Create a Set Design


Intermediate High School

Overview and Planning

Have students in small groups of 4-6 choose an existing play or story to theoretically dramatize. Rather than present the play or story, students will create a set design for it.

Story ideas

  • Fairy stories
  • Myths/legends
  • Contemporary children’s fiction
  • Family or neighbourhood story

Remind students that the play’s set needs to communicate information to the audience that will help them understand or enjoy the story. Brainstorm what locations, structures, furniture, etc. are needed to tell this story. Decide what venue will be used, and what type of staging will be best suited: box set, arena, neutral, other (see the glossary for definitions of these stage types.)


  • Keep the storyline simple but dramatic.
  • Have a target audience in mind.
  • Keep the number of locations to a minimum.
  • Make sure that everyone in the discussion is familiar with the story, the characters, the period.
  • Sometimes it’s a good idea to create a neutral set which can transform into different locations through the use of chairs, benches, etc.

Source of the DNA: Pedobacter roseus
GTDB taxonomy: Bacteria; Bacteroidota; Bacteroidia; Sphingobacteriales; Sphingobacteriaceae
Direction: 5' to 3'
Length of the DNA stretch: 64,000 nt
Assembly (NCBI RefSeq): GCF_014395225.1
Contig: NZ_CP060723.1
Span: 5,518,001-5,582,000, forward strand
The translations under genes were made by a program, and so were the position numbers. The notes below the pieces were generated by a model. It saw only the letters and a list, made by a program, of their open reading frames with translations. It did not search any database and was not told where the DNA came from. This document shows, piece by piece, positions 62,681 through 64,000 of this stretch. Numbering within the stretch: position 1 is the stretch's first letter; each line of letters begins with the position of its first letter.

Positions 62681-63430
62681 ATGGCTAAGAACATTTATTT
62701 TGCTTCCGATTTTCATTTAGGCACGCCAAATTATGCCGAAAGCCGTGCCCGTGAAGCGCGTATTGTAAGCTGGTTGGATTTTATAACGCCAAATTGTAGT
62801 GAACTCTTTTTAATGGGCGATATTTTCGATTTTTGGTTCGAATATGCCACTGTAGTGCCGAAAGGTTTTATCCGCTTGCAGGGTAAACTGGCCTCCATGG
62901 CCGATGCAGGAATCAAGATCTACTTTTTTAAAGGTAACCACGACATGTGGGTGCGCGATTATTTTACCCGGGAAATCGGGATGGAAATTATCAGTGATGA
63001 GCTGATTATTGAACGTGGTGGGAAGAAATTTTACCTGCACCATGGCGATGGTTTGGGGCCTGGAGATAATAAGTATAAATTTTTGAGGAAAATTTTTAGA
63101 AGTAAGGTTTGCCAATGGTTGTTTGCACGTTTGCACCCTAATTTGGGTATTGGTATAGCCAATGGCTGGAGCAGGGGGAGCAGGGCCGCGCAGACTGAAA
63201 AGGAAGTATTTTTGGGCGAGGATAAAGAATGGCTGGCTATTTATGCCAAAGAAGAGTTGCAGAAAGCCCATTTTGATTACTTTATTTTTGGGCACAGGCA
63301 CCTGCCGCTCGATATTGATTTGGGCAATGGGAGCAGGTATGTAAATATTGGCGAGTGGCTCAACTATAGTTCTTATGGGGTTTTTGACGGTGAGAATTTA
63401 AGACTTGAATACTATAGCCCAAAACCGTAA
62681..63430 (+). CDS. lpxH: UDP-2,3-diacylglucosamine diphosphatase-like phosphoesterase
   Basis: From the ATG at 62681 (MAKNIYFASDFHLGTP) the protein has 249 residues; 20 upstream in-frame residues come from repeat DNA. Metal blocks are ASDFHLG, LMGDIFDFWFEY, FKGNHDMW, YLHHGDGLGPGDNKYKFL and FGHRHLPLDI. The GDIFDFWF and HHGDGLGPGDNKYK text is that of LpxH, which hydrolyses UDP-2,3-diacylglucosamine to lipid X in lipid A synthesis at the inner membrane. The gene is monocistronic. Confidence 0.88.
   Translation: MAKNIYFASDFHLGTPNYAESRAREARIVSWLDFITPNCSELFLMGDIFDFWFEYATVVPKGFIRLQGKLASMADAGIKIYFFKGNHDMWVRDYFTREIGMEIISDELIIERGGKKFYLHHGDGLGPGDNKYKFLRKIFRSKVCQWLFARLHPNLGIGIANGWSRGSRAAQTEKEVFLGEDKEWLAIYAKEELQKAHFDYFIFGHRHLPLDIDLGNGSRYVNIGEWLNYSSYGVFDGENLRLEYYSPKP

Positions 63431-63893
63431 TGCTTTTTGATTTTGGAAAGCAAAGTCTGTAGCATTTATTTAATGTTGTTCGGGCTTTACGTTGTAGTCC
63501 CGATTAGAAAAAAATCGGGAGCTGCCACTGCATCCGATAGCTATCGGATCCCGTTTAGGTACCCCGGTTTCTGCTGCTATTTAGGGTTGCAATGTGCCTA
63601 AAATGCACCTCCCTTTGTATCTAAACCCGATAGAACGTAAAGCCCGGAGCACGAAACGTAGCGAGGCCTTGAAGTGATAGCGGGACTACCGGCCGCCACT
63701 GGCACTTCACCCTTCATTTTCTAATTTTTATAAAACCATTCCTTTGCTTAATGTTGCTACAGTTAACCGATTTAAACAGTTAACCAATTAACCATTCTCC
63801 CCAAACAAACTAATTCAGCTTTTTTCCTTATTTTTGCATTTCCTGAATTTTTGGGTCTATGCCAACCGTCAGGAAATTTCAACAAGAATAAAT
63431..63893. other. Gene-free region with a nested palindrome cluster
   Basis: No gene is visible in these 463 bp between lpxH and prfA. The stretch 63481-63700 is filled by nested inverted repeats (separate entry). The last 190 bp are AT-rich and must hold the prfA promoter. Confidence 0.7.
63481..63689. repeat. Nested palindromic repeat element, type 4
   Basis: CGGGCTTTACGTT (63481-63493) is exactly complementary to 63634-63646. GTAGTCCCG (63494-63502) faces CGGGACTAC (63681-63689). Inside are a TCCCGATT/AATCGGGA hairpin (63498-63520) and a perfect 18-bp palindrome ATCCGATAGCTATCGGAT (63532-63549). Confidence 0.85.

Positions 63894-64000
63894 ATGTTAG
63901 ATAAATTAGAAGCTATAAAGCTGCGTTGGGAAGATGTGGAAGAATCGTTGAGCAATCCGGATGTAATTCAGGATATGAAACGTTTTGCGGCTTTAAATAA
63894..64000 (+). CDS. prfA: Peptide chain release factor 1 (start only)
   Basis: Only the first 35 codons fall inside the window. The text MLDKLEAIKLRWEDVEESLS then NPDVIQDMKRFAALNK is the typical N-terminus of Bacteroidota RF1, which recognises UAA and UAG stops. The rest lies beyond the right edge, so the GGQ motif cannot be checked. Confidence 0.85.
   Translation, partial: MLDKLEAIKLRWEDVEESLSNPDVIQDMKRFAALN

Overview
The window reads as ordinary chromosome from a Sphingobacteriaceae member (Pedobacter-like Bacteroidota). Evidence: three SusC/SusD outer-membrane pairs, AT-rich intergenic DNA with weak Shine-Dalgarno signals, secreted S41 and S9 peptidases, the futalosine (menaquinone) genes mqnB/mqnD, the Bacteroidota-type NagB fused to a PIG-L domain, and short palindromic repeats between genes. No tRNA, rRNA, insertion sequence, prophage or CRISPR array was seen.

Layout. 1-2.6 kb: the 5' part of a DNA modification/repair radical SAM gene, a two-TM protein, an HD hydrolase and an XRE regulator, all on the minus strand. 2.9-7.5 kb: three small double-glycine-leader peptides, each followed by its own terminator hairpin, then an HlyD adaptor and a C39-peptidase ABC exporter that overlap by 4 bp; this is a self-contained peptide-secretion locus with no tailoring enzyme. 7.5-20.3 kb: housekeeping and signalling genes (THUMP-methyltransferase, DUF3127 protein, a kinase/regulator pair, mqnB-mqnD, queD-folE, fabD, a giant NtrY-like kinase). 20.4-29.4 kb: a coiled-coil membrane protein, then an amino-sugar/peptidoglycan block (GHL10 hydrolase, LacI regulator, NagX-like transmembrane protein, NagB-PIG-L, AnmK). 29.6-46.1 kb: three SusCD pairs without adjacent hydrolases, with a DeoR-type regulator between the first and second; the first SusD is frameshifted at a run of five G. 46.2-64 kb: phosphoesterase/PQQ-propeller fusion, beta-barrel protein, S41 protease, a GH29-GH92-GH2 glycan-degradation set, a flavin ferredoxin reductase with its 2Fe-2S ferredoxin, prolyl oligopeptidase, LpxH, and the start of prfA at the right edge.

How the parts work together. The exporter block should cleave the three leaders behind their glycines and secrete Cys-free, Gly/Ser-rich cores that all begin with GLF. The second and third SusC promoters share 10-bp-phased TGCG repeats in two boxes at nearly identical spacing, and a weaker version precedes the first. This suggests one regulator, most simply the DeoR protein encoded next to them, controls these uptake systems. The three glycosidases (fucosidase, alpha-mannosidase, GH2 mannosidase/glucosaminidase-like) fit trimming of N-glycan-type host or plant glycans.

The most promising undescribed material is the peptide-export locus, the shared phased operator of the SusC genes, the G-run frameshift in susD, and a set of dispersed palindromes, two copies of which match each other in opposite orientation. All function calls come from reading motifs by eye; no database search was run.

1. Have students create a ground plan for the play they are working on, indicating doors, windows, flats, risers, etc.
  2. Have students create a sketch of the play they are working on from the audience point of view. Indicate furniture, acting areas, walls, doors and windows.
  3. Have students create a collage to evoke the set, using pictures, textured materials, sticks, colour swatches, etc. to indicate the mood, atmosphere, and colour palette.
  4. Have students create a collage to evoke the characters who will live on this set. Use colour, texture, photos, magazine pictures, sketches and the like to explore social status, colour, and mood. (This exercise will help with any discussion of costuming.)
  5. Have students create a paper/cardboard/shoebox maquette of the play in question, rendering in three-dimensions the walls, doors, windows, furniture, etc. Add colour. Have the students explore the possibilities of presenting the model animated by flashlight to give a sense of what’s required from a lighting point of view (focus and emphasis).
  6. Have students create a budget for the proposed set, indicating what is needed, what can be found (free) and what needs to be purchased (how much?).